There is a confidence to this material that is surprising for such a young man (Lewis began True Swamp at age 21) and someone whose drawing initially seemed so unpolished. The art evolves practically page to page, and by quantum leaps compared to his minicomic art for issue #1, included in this hardcover. Given Lewis’s age and apparent lack of experience, everything about True Swamp *should* have come out as amateur — the art, the writing, the world-building — but none of it does. The combination of confidence and raw talent is something we’ve seen before, but not usually in comics. We’ve seen it in places like rock and roll, punk, grunge.

I see True Swamp as a grunge comics classic. Lewis did create True Swamp in Seattle, in the early 90′s, among a vibrant scene of comic book artists who drew rough and scratchy artwork, and True Swamp is characterized by much of what’s considered the grunge ethos: concerned above all with authenticity (check), full of distortion, fueled by raw energy over technical skill (especially in the original #1, issue #2, and a certain commitment to raw artwork even when Lewis’s drawing had evolved by miles in the later issues), and apathetic, angsty, or depressive lyrics (three adjectives that describe most of True Swamp‘s denizens).

We couldn’t have said it better ourselves! Read the rest of the review here, and order a copy while you’re there ;)

Jon Lewis Interviewed by CBR

There’s a great interview with Jon Lewis on Comic Book Resources. There’s a lot of new information that even we didn’t know… and we published the book!

Reading Ed Brubaker’s introduction to the book and your afterword, it sounds as if the ’90s comics scene in Seattle was a really exciting time for people who were interested in the medium. I don’t want to make you repeat anything you already wrote about, but what was it that you found so inspiring as a young cartoonist?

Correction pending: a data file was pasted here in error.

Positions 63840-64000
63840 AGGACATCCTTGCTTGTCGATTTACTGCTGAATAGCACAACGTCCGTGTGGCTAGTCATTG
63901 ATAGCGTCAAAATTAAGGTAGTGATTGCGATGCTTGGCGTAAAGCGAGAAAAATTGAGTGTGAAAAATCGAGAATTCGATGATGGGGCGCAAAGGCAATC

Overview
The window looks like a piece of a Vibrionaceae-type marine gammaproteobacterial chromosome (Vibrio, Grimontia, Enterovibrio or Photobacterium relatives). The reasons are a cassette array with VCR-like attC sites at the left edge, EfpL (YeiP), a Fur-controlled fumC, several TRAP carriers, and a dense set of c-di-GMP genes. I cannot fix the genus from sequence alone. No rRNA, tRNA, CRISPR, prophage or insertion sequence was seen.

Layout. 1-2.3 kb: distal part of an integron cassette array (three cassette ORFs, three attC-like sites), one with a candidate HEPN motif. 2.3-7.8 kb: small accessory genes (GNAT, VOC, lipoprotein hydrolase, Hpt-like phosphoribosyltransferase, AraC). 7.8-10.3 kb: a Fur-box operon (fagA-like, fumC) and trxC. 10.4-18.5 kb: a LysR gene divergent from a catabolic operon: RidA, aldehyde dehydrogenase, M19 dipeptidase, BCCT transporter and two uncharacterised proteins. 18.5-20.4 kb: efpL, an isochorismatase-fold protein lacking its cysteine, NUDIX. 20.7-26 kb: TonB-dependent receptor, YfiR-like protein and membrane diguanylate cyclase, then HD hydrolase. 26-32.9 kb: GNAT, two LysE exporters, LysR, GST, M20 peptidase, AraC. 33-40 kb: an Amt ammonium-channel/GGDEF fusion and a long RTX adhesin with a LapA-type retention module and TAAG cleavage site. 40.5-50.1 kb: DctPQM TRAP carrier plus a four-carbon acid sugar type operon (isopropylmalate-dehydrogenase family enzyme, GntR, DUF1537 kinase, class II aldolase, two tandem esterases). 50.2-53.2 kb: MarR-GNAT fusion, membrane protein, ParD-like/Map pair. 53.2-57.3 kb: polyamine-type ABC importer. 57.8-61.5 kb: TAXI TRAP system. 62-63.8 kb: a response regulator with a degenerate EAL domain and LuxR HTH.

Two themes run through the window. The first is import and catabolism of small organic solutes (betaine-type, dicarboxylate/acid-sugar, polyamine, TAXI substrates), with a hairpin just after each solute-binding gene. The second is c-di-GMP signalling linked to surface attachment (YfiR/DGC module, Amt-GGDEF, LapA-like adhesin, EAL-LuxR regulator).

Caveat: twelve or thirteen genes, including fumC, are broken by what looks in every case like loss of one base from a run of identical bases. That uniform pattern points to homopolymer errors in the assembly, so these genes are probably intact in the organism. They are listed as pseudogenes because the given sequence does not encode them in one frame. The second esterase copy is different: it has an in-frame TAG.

When I got there in 1990 I was an egg that thought it was already a moth. I wasn’t even a larva yet. The bunch of minicomics I had done were “interesting” at best, but often just indigestible. I got there and met heroes of mine like Jim Woodring and Pete Bagge who were very nice to me, very avuncular, for which I’m forever grateful. But it wasn’t until Tom Hart moved there too, and then Ed Brubaker pretty soon after that, that I got some of the harsher perspective I needed. Because we were more like peers, and they wanted to reach higher in what they were doing, and I had been too easy on myself with my dada little scribbly things and needed to be infected by that kind of ambition. And before that, it also never occurred to me that if I pushed myself towards something more coherent, more than a dozen people might care about the work. In other words, the water I was in and the water Jim Woodring and Pete Bagge and Chester Brown were in weren’t divided like a little pond and a great ocean with no connection between; there was a stream linking it all up and you could get down that stream by work. That was a mind-exploding notion.

It helped us, too, to have the older group of artists and Fantagraphics folks right there to sort of push ourselves against, you know. We wanted to show we had something to bring to the table and there’s always that spirit of revolt when you’re in your early 20s and the ethos that developed in our little clique was storytelling, storytelling, storytelling. Everything in service of the story. We were really zealots about that. By then it was me, Tom, Ed, Megan Kelso, David Lasky, Jason Lutes and James Sturm. We would get together at one of our houses every week and critique the shit out of each other’s work in progress. A couple of times some other cartoonist our age would come to those meetings, and afterward they’d be like, “This is not fun,” and never come again. But it was fun! It was harsh but it was fun.

Read the rest here, it’s great!

True Swamp review in ForeWord Magazine

A nice review of Jon Lewis’ True Swamp: Choose Your Poison just appeared in the current issue of ForeWord Magazine. Here’s a taste:

There are any number of clever ways of categorizing True Swamp, each of them more or less accurate; most recently, I’ve taken to referring to it as a profane post-punk Pogo. However, the single word that all of those descriptions must necessarily include is “brilliant.”

A reader coming upon this book unawares might not be immediately inclined to use that adjective. At first glance, Jon Lewis’s art seems too raw to serve its purpose, with final pages that can closely resemble extremely rough, even unfinished, layouts. But behind and beneath that loose, cartoony facade lurks a masterful grasp of both the conception and execution of the visual narrative, attributes that make True Swamp a comic of the highest order.